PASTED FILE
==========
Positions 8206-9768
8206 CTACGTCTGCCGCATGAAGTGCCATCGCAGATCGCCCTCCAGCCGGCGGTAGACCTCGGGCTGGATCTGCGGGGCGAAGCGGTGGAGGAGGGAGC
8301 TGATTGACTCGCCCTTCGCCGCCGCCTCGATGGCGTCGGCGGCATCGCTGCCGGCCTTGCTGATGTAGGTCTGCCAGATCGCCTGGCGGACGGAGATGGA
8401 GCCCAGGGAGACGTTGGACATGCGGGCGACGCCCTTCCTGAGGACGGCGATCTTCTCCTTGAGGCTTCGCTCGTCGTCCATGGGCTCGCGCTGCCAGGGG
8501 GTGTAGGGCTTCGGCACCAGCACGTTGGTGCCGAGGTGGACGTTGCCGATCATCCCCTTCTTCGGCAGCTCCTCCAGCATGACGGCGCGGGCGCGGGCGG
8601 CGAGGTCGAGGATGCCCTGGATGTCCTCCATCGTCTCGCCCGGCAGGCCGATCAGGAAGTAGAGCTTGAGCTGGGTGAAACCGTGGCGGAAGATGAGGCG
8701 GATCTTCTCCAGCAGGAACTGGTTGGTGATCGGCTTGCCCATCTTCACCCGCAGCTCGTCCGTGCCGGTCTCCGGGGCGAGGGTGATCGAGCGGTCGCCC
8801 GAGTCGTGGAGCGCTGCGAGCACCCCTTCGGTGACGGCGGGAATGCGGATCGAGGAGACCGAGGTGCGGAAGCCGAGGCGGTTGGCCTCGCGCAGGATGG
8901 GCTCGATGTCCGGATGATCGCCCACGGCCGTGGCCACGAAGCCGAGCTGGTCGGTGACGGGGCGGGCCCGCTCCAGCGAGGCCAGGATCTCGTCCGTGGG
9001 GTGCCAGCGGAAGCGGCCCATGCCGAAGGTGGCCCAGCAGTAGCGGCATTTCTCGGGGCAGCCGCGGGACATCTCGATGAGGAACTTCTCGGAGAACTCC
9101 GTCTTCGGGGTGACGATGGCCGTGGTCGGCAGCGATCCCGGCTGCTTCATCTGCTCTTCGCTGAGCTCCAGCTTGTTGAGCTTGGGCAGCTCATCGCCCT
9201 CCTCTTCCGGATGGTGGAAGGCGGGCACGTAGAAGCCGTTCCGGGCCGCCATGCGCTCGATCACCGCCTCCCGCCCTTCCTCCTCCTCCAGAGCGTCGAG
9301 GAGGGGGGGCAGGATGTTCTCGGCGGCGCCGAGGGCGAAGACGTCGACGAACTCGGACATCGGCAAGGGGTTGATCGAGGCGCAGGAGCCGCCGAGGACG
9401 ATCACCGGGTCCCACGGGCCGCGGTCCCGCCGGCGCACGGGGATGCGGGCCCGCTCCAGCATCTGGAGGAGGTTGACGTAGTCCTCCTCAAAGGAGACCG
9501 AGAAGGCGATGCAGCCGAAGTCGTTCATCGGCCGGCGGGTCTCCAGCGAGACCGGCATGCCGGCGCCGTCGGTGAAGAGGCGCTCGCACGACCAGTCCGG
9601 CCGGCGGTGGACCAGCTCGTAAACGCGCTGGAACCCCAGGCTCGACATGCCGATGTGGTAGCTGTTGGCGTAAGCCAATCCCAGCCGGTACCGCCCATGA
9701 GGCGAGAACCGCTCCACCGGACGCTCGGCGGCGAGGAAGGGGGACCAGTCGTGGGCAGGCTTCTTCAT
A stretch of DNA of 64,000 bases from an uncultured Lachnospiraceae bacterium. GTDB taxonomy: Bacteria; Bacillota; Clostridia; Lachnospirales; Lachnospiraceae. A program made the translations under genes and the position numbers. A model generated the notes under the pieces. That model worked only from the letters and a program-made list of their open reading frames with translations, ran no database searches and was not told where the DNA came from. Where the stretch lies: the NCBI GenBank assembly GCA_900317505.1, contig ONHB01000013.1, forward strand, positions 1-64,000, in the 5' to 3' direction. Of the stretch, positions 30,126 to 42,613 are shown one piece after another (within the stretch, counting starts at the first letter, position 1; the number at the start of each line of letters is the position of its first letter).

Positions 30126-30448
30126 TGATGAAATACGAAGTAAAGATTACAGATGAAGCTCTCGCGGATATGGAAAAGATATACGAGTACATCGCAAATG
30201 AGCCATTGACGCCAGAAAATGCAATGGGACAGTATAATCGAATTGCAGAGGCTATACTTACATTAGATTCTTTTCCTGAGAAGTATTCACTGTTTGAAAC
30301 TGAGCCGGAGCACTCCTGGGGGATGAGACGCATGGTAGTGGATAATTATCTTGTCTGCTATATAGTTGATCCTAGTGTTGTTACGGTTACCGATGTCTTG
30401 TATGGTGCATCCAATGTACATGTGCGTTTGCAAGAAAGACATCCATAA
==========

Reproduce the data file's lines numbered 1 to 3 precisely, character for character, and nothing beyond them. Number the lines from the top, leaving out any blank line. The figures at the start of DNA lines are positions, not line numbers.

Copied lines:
Positions 8206-9768
8206 CTACGTCTGCCGCATGAAGTGCCATCGCAGATCGCCCTCCAGCCGGCGGTAGACCTCGGGCTGGATCTGCGGGGCGAAGCGGTGGAGGAGGGAGC
8301 TGATTGACTCGCCCTTCGCCGCCGCCTCGATGGCGTCGGCGGCATCGCTGCCGGCCTTGCTGATGTAGGTCTGCCAGATCGCCTGGCGGACGGAGATGGA